And that is unfortunate.

About a month after I was informed I had leukemia, I started blogging about it at a site I called Marrowish. And I blogged there regularly for two years. For two years I was consumed with wanting to know as much about my diseases (first leukemia and then GVHD…of the lungs…and eyes…and liver) as I could find, and I wanted to share this knowledge with as many people as possible.

But eventually I got sick of being sick…and of having my thoughts and actions being consumed by it.

So I stopped thinking about it (the best I could) and writing about it.

That was over a year-and-a-half ago…

But, seeing how “popular” all my sick-related articles are, perhaps it’s time I began providing updates on my health again from time to time.

I’m still certainly sick of being sick, but the good news is I haven’t really gotten much sicker since my last update (which was more like a major whine-fest than a health update).

In fact, I’ve been pretty stable and have even improved in some regards. This stability and improvement may be because I have been doing some pretty cool health-related things lately (I say “may” because during the past four years of my involvement with the medical community, one thing I’ve learned is that there are not many certitudes when it comes to healthcare).

I’ll try to expand on these in later articles, but here is what I have been up to health-wise the past year-and-a-half:

– April 2011, I began a five-year Bronchiolitis Obliterans Syndrome (BOS) study at the National Institute of Health. This study’s goal is to get FDA approval to use Montelukast (commercially known as Singulair and typically prescribed for asthma) as an authorized treatment for BOS. Since I began taking the drug I have been able to stop taking the steroid called prednisone—which is a major victory—and my lung condition has remained stable, as proven by regular pulmonary function testing.

– January 2012, I began twice weekly Extracorporeal Photopheresis (ECP) treatments at Johns Hopkins Dermatology Center. While there is no conclusive evidence as of yet, it is thought that this blood treatment may be effective in bringing calm to all those crazy outta control T-cells (affectionately called GVHD) that we post-transplant patients tend to get. I cannot say for sure that these treatments have helped; but I can most definitely say that they haven’t hurt — except for the fact that they take a big painful bite of time out of my life. Each treatment is about three-hours long; add to that the drive time coming and going plus the system prep time and it comes close to being a five-hour-per-treatment bite of time. Ouch. But, if you’re looking for options to treat your GVHD, you surely want to consider ECP as one of them.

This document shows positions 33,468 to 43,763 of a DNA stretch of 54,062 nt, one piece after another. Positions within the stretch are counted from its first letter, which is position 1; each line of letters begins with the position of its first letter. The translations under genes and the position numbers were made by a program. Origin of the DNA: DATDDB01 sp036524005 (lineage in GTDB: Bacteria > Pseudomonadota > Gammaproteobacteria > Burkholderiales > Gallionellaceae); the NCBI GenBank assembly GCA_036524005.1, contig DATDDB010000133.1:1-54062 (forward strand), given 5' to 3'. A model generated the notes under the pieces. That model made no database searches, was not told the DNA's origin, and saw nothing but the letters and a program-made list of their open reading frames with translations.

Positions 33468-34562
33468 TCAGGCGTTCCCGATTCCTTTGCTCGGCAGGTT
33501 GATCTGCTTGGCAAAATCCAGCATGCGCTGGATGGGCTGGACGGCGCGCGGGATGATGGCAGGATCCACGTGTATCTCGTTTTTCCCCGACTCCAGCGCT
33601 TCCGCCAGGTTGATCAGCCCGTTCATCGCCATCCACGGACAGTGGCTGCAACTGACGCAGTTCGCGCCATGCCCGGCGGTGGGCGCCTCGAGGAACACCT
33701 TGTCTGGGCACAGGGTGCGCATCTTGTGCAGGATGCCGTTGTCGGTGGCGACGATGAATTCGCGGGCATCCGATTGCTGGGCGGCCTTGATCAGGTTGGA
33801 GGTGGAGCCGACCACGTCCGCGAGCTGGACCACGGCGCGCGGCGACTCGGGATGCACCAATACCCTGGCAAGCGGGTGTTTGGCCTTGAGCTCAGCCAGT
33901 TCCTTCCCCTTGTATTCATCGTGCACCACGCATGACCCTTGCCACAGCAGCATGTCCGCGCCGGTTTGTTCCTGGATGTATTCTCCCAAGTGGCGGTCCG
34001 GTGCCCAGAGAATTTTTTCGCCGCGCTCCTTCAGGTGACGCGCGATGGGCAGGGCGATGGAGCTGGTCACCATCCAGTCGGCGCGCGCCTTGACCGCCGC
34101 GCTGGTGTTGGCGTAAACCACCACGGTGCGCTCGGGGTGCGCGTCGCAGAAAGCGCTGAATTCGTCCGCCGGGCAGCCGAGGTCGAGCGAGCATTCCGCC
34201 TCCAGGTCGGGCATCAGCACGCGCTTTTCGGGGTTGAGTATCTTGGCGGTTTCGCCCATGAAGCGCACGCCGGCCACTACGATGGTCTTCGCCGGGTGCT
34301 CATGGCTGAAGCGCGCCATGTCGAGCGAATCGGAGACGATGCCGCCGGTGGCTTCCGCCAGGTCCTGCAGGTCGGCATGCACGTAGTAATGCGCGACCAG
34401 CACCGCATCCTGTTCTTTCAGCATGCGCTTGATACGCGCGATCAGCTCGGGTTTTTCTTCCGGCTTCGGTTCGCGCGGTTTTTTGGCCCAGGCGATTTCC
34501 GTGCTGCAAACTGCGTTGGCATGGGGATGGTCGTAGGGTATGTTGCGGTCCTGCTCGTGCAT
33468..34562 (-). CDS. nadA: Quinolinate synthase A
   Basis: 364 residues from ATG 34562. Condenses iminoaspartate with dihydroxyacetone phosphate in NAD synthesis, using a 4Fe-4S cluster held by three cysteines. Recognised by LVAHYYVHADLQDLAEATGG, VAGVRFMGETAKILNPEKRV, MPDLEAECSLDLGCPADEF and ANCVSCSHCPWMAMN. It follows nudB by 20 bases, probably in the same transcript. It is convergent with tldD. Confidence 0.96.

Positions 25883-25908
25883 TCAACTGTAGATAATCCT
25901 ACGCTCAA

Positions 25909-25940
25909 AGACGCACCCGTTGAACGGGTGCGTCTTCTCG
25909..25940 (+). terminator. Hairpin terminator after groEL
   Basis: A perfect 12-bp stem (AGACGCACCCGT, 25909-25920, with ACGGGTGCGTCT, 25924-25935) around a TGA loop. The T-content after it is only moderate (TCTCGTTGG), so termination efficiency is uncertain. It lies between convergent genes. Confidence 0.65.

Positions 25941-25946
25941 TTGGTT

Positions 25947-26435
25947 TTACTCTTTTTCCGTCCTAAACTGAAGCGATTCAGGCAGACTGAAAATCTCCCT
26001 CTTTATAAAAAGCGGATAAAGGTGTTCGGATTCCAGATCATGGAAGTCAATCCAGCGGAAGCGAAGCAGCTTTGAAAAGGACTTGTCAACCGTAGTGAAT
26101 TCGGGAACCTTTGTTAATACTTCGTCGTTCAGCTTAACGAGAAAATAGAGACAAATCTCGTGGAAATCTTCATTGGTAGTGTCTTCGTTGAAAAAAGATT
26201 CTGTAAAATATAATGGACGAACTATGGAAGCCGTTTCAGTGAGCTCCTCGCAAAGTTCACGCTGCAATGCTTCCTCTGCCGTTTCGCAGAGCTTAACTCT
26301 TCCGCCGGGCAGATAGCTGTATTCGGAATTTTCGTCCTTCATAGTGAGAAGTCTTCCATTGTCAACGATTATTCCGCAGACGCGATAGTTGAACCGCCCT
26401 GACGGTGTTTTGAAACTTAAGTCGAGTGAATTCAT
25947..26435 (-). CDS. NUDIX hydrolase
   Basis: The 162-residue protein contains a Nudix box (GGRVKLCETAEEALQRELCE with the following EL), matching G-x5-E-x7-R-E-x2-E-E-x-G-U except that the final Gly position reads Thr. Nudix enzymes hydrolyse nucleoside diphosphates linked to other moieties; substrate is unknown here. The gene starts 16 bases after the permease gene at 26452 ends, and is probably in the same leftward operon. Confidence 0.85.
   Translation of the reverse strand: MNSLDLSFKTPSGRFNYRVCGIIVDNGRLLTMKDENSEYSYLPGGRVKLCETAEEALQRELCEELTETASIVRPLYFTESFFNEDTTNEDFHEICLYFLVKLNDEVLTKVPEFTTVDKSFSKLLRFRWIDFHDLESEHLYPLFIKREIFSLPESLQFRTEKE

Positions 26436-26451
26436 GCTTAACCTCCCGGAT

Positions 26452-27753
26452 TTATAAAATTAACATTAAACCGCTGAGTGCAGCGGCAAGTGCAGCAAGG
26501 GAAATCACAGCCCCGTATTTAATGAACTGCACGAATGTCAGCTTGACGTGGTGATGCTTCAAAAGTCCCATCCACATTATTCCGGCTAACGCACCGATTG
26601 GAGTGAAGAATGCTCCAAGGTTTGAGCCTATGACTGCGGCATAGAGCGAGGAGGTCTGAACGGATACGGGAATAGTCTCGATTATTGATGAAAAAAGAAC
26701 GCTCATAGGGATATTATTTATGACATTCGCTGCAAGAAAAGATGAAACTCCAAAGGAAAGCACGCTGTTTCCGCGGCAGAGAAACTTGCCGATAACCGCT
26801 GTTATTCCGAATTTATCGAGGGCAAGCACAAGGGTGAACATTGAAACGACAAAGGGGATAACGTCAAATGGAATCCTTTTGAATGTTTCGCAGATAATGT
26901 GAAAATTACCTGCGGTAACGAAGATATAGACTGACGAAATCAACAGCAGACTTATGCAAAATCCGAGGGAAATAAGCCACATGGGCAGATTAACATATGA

– May 2012, I was fitted for Prose lenses at Johns Hopkins Wilmer Eye Institute. These scleral-type lenses used to be referred to as Boston Lenses, since Boston is where they were invented and was the only place where one could get them. Fortunately, Johns Hopkins now also provides the service. These vision-saving lenses have drastically changed and improved my quality of life.

– August 2012, I had cataract surgery in both eyes. Yeah, prednisone may have saved my life, but it definitely took a toll on my body. However, after I had the surgery and once my Prose lenses were readjusted for my new vision, my eyes are now bionic.

Those are the major things that I’ve been involved with that I feel could benefit others who are dealing with similar challenges as me. Of course, there are other things I have done and continue to do (like my countertop calisthenics, for instance) that may be of use, too, and of which I will write about at a later date.

Who knows, maybe someday I might even coral all this health stuff into an easy-to-read ebook, or something…

We’ll see.

Until then please remember that whatever it is you’re seeking, or regardless your reason for visiting, I hope you find at least a little bit of solace from the words that have accumulated here over the years.

Thanks for stopping by.

~~~~

PS… Please take the time to read my Disclaimer for this site.

Steroid Psychosis Blues

It has been over three months since I stopped taking an extremely potent and addictive steroid called Prednisone. I had been taking it for over a year in an attempt to control my graft versus host disease, which I contracted as a side-effect result from my bone marrow transplant.

As I have detailed in several posts in the past, prednisone, while being a very amazing drug that may have saved my life, comes with a cost…and that cost is many dangerous side-effects.

One of its most annoying side-effects are severe mood swings. When I woke up each morning, I always had to wonder who I would be that day. Would I be one who was effusively overcome with happiness and joy? Or, would I be one who was trapped in a deep, dark depression? Or, would I be a paranoid, hypersensitive mad–as in angry at any little slight–man?

It was an interesting time in my life, to say the least.

But now that I am three-months removed from that oscillating mental trip, I have been reading through the articles that I wrote during that time and I am not all pleased with what I am finding: The articles are either overly sentimental or overly psychotic.

Nevertheless, the articles represent my mindset at the time they were written…a mindset struggling with what is medically termed as “steroid psychosis.”

Today is the first day of spring and I must admit that, in spirit of the season, I have done a little spring cleaning on this site by throwing out a few of the more embarrassing and ridiculous articles; however, I left most of the ones that I feel best represent how my mind processed information, as psychotic as it may have been, while strung out on the evil mind warping drug called prednisone.